The absorption bands at 2820–2996 cm−1 spectral interval assigned to lipid functional groups are analyzed. The intensities of absorbance for lipids in PD neurons are higher than that of the controls. Furthermore, the ratios of ν=(CH) : νas(CH3) and νas(CH2) : νas(CH3) absorption significantly increase in the striatal neurons of PD on the lesioned side and unlesioned side with respect to those of the controls, which points to the decrease of the unsaturation level of phospholipids, thus implicating the high level of lipid peroxidation as a result of oxidation stress [10, 16]. As we know, the brain has the second highest content of lipids with phospholipids accounting for 6% of brain dry weight [28]. Among brain lipids, polyunsaturated fatty acids (PUFAs) are particularly vulnerable to oxidation due to their unsaturated bonds. Lipid peroxidation causes a reduction of PUFA content in cell membrane leading to the alterations of membrane properties [29, 30]. Dysregulations of lipids and lipid peroxidation are together regarded as important etiologic factors in the development of PD patients [31, 32]. Animal models of PD have also been implicated in the involvement of oxidative stress. Numerous lines of studies have demonstrated that the neurotoxic effects of 6-OHDA induced the production of reactive oxygen species (ROS) that can damage lipid, protein, and DNA [3, 7, 9]. The present results clearly exhibit the change of lipid content and the increase of lipid peroxidation in the striatal neurons of PD model rats induced by 6-OHDA, which is consistent with the aforementioned studies.

Another abnormality for IR analyses is the changes in the secondary structure of proteins for PD animals. The IR spectra of proteins have two primary features: the amide I (1600–1700 cm−1) and amide II (1500–1560 cm−1) bands, the exact frequencies of which are influenced by the strength of hydrogen bonds involving amide C=O and N–H groups [33, 34]. The frequency of the amide I band is particularly sensitive to protein secondary structure [35, 36]. Protein secondary structure can be determined by the percentages of α-helix, β-sheet, and unordered structure in the amide absorption bands [10]. In this present work, the amide absorption ratios were calculated to demonstrate the conformational changes of protein secondary structure between PD and the control neurons. The results show that the percentage ratio of α-helix in PD neurons decreases compared to that in the controls, on the contrary, the percentage ratio of β-sheet on PD neurons highly increases compared to that in the control. These obtained results indicate the conformational changes of protein in PD neurons. Several lines of literatures show that aberrant protein structures including extracelluar fibrous amyloid deposits and intracellular inclusion bodies are in relationship with neurodegenerative disease. These aberrant protein structures are composed of filamentous, insoluble, protease-resistant structures termed amyloid fibris which have characteristic β-sheet structure. The main pathological hallmark of Parkinson’s disease is cytoplasmic inclusion in the neurons called lewy bodies, the major component of which is suggested as aggregate α-synuclein proteins with β-sheet conformation [37, 38]. However, this pathological appearance is found to be mainly present in the substantial nigra of PD patients and MPTP models, but not occur in 6-OHDA-lesioned animals [39]. The increased ratio of β-sheet in the striatal neurons of PD animals observed in our studies may reflect the abnormal protein structures involved in the pathogenesis of 6-OHDA-lesioned PD rats.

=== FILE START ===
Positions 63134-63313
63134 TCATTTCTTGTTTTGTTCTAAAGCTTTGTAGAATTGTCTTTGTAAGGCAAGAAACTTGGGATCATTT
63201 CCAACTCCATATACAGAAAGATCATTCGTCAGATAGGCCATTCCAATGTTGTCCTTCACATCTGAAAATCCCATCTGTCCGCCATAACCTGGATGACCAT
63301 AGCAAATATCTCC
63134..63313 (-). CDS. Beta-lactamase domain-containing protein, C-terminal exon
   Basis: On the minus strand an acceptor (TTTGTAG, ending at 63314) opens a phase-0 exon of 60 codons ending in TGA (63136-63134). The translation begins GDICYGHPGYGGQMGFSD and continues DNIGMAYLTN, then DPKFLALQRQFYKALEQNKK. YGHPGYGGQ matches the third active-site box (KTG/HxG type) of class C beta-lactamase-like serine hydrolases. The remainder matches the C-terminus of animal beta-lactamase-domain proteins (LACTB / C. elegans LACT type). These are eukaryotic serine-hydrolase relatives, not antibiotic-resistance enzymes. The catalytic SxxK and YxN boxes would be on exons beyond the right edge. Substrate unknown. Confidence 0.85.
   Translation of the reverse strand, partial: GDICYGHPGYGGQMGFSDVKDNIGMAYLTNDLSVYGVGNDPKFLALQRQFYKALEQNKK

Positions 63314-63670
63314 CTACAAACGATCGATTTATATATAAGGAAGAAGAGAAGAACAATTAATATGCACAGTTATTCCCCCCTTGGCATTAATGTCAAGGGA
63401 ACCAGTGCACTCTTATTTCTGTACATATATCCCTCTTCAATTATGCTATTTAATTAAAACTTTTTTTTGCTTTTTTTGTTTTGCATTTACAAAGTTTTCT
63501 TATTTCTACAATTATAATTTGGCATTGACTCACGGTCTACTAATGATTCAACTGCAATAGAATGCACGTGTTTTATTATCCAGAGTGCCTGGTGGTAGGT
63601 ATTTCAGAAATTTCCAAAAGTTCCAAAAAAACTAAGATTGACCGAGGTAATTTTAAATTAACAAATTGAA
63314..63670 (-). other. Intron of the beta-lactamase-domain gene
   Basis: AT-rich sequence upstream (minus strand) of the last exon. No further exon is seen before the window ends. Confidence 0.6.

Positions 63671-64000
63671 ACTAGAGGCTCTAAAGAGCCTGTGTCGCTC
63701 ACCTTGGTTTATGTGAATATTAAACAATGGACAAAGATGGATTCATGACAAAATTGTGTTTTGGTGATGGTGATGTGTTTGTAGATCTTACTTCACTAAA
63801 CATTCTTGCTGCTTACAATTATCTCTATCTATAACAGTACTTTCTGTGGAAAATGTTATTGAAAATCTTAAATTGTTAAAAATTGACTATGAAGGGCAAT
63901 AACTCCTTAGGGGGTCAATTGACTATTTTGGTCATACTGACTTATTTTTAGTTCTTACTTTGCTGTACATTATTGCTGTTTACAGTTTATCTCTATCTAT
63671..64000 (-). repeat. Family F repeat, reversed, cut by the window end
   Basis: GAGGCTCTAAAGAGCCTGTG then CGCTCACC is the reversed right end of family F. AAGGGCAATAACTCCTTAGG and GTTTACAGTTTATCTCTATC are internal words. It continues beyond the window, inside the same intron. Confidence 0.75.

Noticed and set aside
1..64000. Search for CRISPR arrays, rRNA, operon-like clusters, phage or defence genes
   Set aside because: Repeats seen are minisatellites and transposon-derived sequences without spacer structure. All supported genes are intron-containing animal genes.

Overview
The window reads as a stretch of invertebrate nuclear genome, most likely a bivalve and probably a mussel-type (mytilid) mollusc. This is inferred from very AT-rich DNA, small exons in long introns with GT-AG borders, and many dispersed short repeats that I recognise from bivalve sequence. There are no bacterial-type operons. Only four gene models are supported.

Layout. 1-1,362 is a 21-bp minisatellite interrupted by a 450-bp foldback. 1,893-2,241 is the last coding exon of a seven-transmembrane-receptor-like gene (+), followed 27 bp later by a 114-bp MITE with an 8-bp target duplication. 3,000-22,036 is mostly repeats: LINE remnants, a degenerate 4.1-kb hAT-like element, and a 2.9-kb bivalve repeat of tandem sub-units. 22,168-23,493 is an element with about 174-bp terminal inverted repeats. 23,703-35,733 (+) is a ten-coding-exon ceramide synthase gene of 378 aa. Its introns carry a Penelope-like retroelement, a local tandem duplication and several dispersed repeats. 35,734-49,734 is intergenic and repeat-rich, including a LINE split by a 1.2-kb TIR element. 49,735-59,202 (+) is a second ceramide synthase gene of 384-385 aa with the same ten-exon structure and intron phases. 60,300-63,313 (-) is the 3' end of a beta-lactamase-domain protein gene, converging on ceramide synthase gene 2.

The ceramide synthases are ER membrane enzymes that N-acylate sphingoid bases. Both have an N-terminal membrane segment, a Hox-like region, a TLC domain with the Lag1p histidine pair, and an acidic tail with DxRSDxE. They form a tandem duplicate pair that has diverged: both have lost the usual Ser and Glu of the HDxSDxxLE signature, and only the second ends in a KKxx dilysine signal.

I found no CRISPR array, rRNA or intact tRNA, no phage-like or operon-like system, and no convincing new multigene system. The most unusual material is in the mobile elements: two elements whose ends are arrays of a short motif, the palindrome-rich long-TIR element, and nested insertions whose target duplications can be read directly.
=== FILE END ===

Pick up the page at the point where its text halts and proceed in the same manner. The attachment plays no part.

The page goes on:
In conclusion, this study shows that SR-FTIR microspectroscopy can be useful for determining the biochemical changes between PD and normal animals. The main compositions of neuron in PD animals such as lipids, proteins, and nucleic acids are all observed to have changes in content and structure. These changes include the increased content and saturation level of phospholipids, the relatively elevated content of protein secondary structure with β-sheet. Such results indicate that the changes of biochemical composition detected by SR-FTIR could be involved in the mechanisms of neurodegeneration induced by 6-OHDA. These findings suggest that SR-FTIR microspectroscopy is an accurate and sensitive method to study the pathological changes of neurodegenerative disease.

Acknowledgments

This work was supported by the National Natural Science Foundation of China (nos. 30900422, 11179019 and 11044011), the National Basic Research Development Program of China (no. 2010CB529806), the Shanghai Science and Technology Commission (no. 11ZR1440500), and Leading Academic Discipline Project of Shanghai Municipal Education Commission-Molecular Physiology.